An Appendix of ninety pages lists the Camp Gagetown properties expropriated by the Defence Department in 1954-55. In 1998 the Base Gagetown Community History Association was formally organized to plan for the 50th anniversary of the expropriation of the Base area in 2003 and collect the history of the communities and the genealogy of the families that resided there prior to 1953. A 2003 reunion on the August 04 weekend will be held. For information write to BGCHA, PO Box 3351, Fredericton, New Brunswick, Canada E3A 5H1 or email to firstname.lastname@example.org.
Interesting information has been provided on Bald Hill, Jones Settlement, Shannon, Lewis or Big Cove, California, Millbrook, Waterloo, Gofftown, Annidale, Chipman Parish, Canaan and their residents.
Ghost stories are an integral part of the folklore of early Queens County and several have been included.
“A Time There Was - Petersville and Other Abandoned Settlements in Queens County, New Brunswick, 1815-1953" by Marion Gilchrist Reicker was published in 1984 by the Queens County Historical Society. It outlines the history and folklore of a number of Queens County communities that were once viable but for one reason or another no longer exist. It was a time when each man worked his own piece of land but was dependent on the goodwill and co-operation of his neighbours for survival”.
For the family researcher who dreams of the time of finding a book filled with names, this publication is a dream come true.
‘A Time There Was’ can be viewed in several research institutions in New Brunswick.
At David McKinney’s site http://personal.nbnet.nb.ca/davmc/welcome.htm, you’ll meet James Alexander McKinney who was the Commissioner of Highways in1850 and the Overseers of Poor 1855. He was born in 1799 in County Tyrone, Northern Ireland and died 1874 at Headline. Family history stated he landed in Saint John in 1825 with a pound note in pocket. He got a job as dray driver and hauled the first shipment of gold for the bank in Saint John. They had 4 daughters and 5 sons who all lived to adults and married resulting in 60 descendants in the second generation.
Joseph Medill was born at Dunns Corner, Queens County NB in 1823. He moved to Ohio with his parents when he was 9 years old. He is the ancestor of one of the most famous and wealthiest families in the USA. He became Mayor of Chicago in 1871 and owner of the Chicago Tribune. The Medill School of Journalism at North Western University in Chicago is named after him. His father William Medill had an original land grant at (Headline) Dunns Corner. His mother was the sister of Sam Corbett who also had an original land grant when the area was first settled and is the ancestor of many of the Corbetts in Southern New Brunswick.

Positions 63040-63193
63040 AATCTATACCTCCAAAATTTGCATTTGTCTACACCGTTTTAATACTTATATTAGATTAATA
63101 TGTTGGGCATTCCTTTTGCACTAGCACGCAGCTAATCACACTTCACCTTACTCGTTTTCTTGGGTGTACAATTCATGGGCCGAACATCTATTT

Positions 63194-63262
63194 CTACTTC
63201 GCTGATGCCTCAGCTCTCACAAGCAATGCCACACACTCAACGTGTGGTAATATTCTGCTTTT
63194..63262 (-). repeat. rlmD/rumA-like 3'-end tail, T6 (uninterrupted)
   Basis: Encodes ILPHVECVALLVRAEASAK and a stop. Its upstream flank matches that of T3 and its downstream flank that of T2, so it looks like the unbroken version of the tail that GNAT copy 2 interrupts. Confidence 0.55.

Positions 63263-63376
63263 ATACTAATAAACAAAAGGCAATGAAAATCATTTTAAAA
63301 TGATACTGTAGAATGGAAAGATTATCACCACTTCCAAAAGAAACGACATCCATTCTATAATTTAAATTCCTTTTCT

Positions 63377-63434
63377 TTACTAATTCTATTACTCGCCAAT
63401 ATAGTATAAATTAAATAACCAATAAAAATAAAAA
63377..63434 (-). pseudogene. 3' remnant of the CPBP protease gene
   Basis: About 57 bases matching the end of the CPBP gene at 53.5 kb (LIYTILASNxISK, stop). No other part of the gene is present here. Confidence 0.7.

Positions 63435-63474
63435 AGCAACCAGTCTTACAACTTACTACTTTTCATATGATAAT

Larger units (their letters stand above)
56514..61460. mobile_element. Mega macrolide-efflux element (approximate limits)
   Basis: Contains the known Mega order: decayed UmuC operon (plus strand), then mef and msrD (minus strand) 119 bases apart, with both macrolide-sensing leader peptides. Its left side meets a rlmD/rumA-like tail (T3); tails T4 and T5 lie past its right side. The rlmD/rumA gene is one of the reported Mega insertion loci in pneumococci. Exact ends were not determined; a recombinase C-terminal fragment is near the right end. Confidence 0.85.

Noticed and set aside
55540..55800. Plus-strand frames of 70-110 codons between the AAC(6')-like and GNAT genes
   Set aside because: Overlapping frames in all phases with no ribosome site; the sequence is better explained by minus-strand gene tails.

William James Wilson was born on May 9, 1851, the son of William and Cynthia (Smith) Wilson. Early in life, he showed a distinct liking for botanical research and in 1891 moved to Ottawa and commenced as a geologist in the Geological Survey Branch. Later he devoted himself exclusively to work in paleo botany. William was reputed to be the leading paleo botanist in the country and his findings gave him a niche in the Canadian History of Botany.
David McKinney has included Summer Hill Families contributed by Audrey Armstrong, the Dale Family History by Muriel Dale, Kerr Family History by Milton and Sarah Kerr and the Sutton Family History by Bruce Sutton. There is a map of Summer Hill and Dunns Corner as of 1953. Dunns Corner School Records for the years 1880,1888, 1904, and 1942 were obtained from the Provincial Archives at Fredericton.
Austin Graham was a prominent Saint John businessman who owned the Barrel House Grill on Haymarket Square and later Graham's Restaurant on Main Street. His “Memories Of Coote Hill” is an excellent commentary of community life and history during the first half of this century.
There are also on this site records for Anglican, United and Sutton Cemeteries, Kerr Family Cemetery, Headline Anglican, Kirk Presbyterian taken from the Queens County Cemetery Records at the Provincial Archives. Since many of the families were inter-related, cemetery records for the neighboring communities of Hibernia, Clones, Coote Hill United and the Woods Family Cemetery have been included.
David McKinney’s site at http://personal.nbnet.nb.ca/davmc/welcome.htm is a journey up the river and through the woods for a visit to the folk and their descendants who once lived in the CFB Camp Gagetown area.
Ruby is a genealogy buff. Readers are invited to send their New Brunswick genealogical queries to her at email@example.com. When E-Mailing please put Yesteryear Families in the Subject line. Please include in the query, your name and postal address as someone reading the newspaper, may have information to share with you but not have access to E-mail. Queries should be no more than 45 words in length.